This book is a riveting, theoretically astute, and eloquently written account of collaboration, betrayal, and endurance. Only an author herself a member of Greek society could hear so well the silences, glimpse so well odd appearances (of, say, a man, carrying leftist books, who appears at a door without warning, wearing clothes twenty years out of date), and recognize the partiality of stories that reveal the scars left on society by the peremptory roundups and sometimes decades-long detentions whereby more and more Greek citzens were confined in concentration camps following the Greek Civil War.

About the Author

NENI PANOURGI is Associate Professor of Anthropology at Columbia University. She has published Fragments of Death, Fables of Identity: An Athenian Anthropography, winner of the Grand Jury Prize of the International Society of Ethnohistory and co-winner of the Chicago Folklore Prize. She has co-edited, with George E. Marcus, the volume Ethnographica Moralia: Experiments in Interpretive Anthropology (Fordham).

Product Details

ISBN:
9780823229680
Author:
Panourgia, Neni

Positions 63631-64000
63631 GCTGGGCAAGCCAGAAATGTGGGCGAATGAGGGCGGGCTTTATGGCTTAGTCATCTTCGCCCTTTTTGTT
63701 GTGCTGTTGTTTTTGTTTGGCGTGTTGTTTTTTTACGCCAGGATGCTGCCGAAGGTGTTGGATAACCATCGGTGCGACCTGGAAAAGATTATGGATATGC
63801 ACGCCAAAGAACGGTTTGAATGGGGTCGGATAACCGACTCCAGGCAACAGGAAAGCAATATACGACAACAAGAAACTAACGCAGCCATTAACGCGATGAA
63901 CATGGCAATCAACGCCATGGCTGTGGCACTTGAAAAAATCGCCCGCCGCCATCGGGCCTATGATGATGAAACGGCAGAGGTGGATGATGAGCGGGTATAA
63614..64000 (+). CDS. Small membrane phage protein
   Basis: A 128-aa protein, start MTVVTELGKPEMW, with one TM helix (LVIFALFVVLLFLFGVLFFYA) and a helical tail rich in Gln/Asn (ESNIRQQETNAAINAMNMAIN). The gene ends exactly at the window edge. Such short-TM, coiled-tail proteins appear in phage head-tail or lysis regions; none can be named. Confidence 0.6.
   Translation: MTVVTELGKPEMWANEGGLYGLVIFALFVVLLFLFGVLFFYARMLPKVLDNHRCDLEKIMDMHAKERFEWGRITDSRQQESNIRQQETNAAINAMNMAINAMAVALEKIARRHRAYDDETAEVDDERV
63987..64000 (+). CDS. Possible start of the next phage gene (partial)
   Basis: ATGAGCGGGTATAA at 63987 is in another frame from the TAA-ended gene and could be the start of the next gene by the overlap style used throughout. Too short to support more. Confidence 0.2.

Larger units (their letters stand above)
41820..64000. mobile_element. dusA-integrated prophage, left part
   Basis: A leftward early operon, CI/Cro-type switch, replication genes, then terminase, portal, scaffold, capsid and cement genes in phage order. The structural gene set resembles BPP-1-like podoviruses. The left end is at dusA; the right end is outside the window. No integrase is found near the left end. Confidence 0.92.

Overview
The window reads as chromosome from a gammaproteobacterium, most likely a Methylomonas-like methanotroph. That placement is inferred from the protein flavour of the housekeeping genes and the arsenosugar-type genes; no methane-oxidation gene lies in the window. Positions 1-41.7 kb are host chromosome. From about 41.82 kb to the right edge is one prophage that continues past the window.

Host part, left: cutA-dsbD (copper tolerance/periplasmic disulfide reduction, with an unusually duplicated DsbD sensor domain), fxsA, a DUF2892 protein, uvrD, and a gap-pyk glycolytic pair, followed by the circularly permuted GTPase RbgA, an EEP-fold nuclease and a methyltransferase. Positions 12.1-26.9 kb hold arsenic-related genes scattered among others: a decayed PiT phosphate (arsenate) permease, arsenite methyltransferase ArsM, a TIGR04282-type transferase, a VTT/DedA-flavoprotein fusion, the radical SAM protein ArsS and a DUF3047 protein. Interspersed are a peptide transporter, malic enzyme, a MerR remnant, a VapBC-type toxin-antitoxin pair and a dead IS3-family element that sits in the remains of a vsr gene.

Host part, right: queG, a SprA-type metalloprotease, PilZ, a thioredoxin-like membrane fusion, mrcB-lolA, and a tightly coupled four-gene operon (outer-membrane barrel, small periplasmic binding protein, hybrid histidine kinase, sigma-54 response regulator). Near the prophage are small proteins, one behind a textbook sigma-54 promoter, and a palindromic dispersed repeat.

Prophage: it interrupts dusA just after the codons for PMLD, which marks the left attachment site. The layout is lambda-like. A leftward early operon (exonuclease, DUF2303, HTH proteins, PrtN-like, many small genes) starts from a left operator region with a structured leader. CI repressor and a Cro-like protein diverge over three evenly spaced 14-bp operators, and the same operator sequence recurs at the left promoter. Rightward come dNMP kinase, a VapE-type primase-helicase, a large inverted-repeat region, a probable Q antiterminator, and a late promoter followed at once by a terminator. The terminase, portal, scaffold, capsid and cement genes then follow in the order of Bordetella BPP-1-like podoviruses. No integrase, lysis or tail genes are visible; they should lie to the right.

Publisher:
Fordham University Press
Author:
Panourgi�, Neni
Author:
null, Neni
Author:
, Neni
Author:
Neni Panourgi 
Author:
Neni Panourgi
Author:
Panourgi?, Neni
Author:
Panourgi
Subject:
Anthropology - Cultural
Subject:
History
Subject:
Europe - Greece
Subject:
Greece History Civil War, 1944-1949.
Subject:
Greece Politics and government 1974-
Subject:
Political History
Subject:
World History-Greece
Copyright:
Edition Description:
Trade paper
Publication Date:
20090831
Binding:
TRADE PAPER
Language:
English
Illustrations:
44 bandw illus.
Pages:
256
Dimensions:
9 x 6 in

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Related Subjects

History and Social Science » Europe » Greece » General
History and Social Science » Politics » General
History and Social Science » World History » Eastern Europe
History and Social Science » World History » General
History and Social Science » World History » Greece
Humanities » Philosophy » General

Dangerous Citizens: The Greek Left and the Terror of the State Used Trade Paper
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Product details 256 pages Fordham University Press - English 9780823229680 Reviews:
"Synopsis" by , This book simultaneously tells a storyaor rather, storiesaand a history. The stories are those of Greek Leftists as paradigmatic figures of abjection, given that between 1929 and 1974 tens of thousands of Greek dissidents were detained and tortured in prisons, places of exile, and concentration camps. They were sometimes held for decades, in subhuman conditions of toil and deprivation.